Unless we get a different government (and we won’t) Academy Chains and Local Authorities are going to be judged exclusively on their Value Added (that’s right the 1000 something thingy).
The Governments Value Added has been around for a long time, but let’s face it it’s been about as popular as Ebola.
DfE has always pushed it as a main means of evaluating schools effectiveness and OFSTED were always supposed to take it into account, despite proof otherwise.
But anyone that has been anywhere near schools will know it’s the statistic that may not be mentioned in polite circles.
Nothing is more effective at stalling a discussion about performance than mentioning Valued Added; eye muscles twitch, faces flush, spines contort, ties are examined, crickets can be heard and tumbleweed bounces down boardroom tables until someone thinks of a way of changing the subject. Educators view on Value Added is unanimous; ignore it for long enough and it will go away.
The reason its back is that the DfE think it’s the only fair way of comparing between Local Authorities and Academy Chains. This is because many high performing schools leave LAs to join chains, so any measure based on attainment will artificially favour chains.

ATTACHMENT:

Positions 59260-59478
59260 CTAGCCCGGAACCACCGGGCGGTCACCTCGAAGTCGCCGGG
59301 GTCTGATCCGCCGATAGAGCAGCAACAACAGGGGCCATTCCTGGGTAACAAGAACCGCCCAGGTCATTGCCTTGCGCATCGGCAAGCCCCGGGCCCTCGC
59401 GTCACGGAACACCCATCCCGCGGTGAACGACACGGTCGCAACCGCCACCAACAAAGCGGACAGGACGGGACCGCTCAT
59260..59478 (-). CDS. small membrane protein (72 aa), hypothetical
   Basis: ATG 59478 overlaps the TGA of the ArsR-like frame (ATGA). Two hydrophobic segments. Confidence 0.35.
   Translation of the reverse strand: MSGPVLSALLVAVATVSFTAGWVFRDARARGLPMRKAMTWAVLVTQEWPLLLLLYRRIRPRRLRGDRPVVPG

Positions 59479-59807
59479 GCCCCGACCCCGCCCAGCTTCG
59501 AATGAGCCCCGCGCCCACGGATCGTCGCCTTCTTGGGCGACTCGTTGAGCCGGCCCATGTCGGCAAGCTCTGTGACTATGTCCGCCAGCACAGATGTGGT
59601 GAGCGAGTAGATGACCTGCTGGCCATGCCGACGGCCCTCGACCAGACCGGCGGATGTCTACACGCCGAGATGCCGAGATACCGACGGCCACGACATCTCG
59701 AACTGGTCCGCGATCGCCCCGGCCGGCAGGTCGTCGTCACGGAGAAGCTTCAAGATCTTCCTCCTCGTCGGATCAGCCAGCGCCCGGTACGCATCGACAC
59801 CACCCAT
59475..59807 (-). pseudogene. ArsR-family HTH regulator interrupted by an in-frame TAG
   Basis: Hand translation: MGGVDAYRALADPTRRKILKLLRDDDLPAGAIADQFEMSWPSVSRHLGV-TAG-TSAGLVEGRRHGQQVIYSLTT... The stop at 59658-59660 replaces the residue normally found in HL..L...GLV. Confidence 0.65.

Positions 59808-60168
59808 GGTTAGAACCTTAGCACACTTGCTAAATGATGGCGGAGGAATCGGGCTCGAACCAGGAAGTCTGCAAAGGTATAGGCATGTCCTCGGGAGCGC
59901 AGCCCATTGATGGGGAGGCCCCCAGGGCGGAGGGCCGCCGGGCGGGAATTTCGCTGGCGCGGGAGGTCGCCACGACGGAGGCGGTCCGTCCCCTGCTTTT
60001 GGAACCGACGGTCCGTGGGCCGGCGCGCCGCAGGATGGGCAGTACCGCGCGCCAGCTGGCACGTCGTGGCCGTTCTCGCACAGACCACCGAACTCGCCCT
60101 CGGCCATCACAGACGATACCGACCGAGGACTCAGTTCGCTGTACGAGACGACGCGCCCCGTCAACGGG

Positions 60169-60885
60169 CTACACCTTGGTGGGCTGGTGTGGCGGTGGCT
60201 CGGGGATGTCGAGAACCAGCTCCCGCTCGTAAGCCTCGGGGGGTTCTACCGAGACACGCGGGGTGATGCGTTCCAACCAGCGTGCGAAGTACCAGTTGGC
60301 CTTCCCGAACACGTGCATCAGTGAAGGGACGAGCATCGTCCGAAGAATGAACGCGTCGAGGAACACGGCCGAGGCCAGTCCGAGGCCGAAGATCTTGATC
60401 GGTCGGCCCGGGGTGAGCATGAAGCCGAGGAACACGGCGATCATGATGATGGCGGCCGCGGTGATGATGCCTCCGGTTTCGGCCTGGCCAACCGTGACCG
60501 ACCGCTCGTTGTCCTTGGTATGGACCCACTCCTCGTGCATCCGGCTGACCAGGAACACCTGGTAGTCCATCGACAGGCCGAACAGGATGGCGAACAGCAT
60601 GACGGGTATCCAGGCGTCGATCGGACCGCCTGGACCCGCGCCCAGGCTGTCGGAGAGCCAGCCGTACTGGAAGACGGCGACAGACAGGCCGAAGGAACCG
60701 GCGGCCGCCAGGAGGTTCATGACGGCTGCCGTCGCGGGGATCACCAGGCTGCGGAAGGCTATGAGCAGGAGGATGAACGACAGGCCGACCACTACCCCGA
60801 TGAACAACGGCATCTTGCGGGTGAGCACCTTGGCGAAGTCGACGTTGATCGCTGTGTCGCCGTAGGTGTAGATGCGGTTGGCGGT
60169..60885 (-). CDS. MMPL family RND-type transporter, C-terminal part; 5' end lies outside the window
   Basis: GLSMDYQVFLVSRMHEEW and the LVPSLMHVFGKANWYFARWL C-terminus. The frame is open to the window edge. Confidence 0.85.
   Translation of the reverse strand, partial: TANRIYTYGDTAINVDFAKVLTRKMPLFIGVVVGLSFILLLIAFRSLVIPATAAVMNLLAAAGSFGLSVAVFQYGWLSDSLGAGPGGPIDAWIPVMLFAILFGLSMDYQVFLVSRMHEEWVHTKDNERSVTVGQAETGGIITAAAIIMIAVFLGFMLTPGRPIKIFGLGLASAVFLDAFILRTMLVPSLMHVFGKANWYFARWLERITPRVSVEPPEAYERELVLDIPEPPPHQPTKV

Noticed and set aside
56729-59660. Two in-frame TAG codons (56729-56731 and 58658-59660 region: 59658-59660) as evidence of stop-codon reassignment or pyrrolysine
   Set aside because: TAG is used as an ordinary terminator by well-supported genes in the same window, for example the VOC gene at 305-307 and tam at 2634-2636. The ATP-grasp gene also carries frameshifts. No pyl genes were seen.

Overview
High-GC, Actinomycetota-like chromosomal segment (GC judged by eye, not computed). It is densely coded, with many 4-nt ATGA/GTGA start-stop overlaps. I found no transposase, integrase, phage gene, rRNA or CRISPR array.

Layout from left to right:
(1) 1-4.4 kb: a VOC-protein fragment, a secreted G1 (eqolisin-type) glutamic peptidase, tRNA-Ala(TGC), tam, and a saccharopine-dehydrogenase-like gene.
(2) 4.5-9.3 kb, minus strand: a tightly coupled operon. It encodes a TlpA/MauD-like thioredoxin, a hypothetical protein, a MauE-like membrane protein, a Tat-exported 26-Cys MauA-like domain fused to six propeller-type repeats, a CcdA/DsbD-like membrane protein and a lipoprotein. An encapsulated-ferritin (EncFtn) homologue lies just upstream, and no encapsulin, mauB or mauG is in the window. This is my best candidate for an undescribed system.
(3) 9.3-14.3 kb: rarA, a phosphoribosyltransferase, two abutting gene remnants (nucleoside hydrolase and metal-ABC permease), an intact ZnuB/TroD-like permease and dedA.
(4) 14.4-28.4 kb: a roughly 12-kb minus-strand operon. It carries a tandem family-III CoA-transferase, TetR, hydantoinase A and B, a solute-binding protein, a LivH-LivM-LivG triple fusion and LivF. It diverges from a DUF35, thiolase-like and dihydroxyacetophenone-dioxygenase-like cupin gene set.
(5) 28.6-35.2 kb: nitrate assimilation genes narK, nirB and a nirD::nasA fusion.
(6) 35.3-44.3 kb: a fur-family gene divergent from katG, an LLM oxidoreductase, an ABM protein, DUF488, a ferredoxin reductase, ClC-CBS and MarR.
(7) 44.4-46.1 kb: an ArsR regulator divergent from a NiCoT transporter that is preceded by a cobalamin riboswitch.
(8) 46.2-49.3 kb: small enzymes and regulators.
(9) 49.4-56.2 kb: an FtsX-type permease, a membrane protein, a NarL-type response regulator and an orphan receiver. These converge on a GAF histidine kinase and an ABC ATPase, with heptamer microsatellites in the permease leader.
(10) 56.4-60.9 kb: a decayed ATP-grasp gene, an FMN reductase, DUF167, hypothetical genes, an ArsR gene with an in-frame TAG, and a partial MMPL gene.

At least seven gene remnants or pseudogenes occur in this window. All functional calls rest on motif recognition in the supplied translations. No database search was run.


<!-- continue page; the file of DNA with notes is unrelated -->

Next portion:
The reason it can’t be brushed under the carpet any more is that Valued Added is the only statistic they are proposing using. So, the conversation between the HMI and the CEO of an Academy Chain or Mayor has to be “why are your schools 996 and not 1004”?
Before you think this can be ignored as well, you should know key groups have already said, in the clearest possible terms, that this proposal is too complex and too poorly understood to gain currency, and met with a brick wall. There are signs data literacy is expected among those on 100K+.
So if you are a manager in a Local Authority or an Academy chain either get your pencils and paper out and get confident with VA or get voting.
For hugely helpful overview see the BBC’s Chris Cook
Here are the highest and lowest on the graphic